A lot of the content that appears on this blog has to do with books I’m reading, events I go to, writing projects I’m working on, and other stuff I think might be worthwhile for the kind of folks who’d read a blog like this in the first place. That tagline at the top — “exploring the intersections of faith, development, justice & peace” — is as much for me as for you, reminding me to only post stuff that somehow fits within these set parameters (I make occasional exceptions in Repaso, my weekly roundup of all kinds of good stuff from around the internet).
From time to time I do a series of posts about a given topic that has something to do with those intersections. Two years ago this month, I did a six part series on the “Seek Social Justice” study produced by WORLD Magazine and the Heritage Foundation. Last April I ran a five part series on John Perkins and the Christian Community Development Association, focusing specifically on Perkins’ book, Beyond Charity: The Call to Christian Community Development. I’ve done a couple of other smaller series as well, like a three part look at Nicholas Wolterstorff’s book, Until Justice and Peace Embrace, which I posted last October.
These series have been meaningful for me, allowing me to reflect for a few weeks at a time on a particular thinker, theme or issue. And I’ve received positive feedback from them, which is always nice, and leads me to believe they’re helpful for others as well. So with all of that in mind, I introduce my next series…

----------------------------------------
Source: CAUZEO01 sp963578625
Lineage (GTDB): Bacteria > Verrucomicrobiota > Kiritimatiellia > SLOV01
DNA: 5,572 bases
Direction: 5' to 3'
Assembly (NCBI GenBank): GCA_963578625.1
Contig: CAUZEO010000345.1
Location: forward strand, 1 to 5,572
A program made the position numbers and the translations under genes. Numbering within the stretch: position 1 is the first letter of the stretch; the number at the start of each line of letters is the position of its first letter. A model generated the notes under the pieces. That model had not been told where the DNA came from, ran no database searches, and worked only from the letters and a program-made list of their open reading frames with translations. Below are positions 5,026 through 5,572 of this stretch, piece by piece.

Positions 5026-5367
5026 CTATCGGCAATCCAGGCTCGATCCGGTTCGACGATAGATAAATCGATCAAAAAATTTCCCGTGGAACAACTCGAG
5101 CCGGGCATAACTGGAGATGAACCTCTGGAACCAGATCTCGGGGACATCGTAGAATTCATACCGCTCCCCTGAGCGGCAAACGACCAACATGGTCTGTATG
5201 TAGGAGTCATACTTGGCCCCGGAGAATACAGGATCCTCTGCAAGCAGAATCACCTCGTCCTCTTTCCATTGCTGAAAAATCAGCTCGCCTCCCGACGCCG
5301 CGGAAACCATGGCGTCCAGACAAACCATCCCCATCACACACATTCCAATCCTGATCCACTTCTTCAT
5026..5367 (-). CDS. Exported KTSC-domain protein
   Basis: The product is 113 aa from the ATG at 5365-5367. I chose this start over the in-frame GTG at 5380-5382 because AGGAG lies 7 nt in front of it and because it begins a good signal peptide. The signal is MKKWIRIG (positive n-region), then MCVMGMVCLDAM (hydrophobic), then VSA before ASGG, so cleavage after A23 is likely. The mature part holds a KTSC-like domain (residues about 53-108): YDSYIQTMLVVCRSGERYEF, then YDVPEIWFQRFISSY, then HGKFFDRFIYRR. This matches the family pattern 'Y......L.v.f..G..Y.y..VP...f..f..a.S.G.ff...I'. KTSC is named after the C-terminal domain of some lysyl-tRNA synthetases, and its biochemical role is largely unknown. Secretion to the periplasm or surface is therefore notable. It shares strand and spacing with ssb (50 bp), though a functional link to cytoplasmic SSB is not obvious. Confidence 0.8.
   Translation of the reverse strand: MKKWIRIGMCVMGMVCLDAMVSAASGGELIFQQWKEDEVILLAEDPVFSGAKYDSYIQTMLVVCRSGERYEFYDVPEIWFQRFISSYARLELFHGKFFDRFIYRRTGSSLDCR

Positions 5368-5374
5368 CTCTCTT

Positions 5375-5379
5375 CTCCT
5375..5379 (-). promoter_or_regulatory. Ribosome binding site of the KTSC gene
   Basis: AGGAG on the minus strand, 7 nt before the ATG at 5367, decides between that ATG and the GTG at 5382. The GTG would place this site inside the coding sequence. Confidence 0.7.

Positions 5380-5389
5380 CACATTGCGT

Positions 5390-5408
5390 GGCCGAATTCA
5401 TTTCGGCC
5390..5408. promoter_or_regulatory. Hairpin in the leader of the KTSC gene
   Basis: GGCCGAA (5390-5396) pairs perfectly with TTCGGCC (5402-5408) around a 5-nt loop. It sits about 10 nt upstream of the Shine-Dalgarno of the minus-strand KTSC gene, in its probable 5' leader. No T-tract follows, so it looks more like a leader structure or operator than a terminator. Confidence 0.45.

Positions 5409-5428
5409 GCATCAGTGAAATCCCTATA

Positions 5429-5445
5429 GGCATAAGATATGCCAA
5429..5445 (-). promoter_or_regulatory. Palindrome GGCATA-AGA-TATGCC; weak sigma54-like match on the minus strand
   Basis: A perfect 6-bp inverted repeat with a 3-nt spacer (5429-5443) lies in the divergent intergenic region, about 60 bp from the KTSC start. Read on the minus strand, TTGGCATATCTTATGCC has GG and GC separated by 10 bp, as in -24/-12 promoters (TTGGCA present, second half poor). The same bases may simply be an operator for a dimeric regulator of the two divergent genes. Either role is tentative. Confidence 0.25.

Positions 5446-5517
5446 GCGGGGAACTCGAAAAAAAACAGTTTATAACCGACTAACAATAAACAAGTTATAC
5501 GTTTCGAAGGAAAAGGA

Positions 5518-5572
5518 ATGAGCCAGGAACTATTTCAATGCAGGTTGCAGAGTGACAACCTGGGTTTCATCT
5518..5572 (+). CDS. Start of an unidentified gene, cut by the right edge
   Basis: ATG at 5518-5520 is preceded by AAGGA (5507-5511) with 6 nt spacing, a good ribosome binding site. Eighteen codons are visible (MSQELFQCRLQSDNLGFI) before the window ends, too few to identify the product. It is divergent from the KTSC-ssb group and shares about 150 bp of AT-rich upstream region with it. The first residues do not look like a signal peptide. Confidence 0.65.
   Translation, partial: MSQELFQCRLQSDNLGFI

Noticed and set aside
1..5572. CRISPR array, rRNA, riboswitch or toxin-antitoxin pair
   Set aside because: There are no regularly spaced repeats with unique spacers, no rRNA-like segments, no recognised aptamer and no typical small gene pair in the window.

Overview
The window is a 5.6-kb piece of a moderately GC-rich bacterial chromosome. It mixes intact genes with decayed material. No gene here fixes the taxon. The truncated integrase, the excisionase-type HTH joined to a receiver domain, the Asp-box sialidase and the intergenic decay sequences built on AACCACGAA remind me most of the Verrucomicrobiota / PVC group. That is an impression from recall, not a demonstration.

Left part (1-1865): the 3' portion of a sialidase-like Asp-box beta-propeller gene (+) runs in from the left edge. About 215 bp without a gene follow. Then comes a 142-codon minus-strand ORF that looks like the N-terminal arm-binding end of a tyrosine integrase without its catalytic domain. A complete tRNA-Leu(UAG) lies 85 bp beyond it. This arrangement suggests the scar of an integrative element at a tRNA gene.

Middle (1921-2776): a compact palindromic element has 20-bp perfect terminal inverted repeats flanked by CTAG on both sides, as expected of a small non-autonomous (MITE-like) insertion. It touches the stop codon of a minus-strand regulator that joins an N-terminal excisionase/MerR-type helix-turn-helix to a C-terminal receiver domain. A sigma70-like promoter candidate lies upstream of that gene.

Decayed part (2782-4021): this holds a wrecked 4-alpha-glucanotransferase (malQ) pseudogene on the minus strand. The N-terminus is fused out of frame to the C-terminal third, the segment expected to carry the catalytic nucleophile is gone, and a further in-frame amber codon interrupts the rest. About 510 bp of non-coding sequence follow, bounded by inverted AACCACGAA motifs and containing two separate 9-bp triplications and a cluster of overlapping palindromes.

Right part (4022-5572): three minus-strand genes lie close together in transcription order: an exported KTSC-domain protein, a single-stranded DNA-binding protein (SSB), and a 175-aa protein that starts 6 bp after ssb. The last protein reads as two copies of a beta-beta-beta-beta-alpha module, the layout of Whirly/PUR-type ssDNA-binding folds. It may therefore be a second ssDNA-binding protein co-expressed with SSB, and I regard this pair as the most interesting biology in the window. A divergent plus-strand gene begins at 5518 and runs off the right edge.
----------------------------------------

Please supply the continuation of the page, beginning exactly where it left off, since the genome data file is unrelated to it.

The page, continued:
Those of us in the evangelical stream of Christianity who are interested in one way or another in the intersections of faith, development, justice and peace, stand on the shoulders of a lot of faithful women and men who have gone before us. Not so long ago, there were significant roadblocks for those seeking to understand how an evangelical, missional Christian faith might relate to and inform one’s understanding of what it means to serve the poor, mediate reconciliation between actual enemies with weapons, seek the welfare of the city, and to otherwise contribute to the common good in meaningful and tangible ways. We’ve come a long way from the height of the fundamentalist-modernist divide in the early twentieth century North American church, and no, it hasn’t primarily been my generation that has brought this about; we’re just starting to reap the benefits of the faithfulness of others. Rather, I’d suggest it has a lot to do with the Lausanne Movement and some of its key early leaders, people like Billy Graham, Rene Padilla, Samuel Escobar, Carl Henry and John Stott.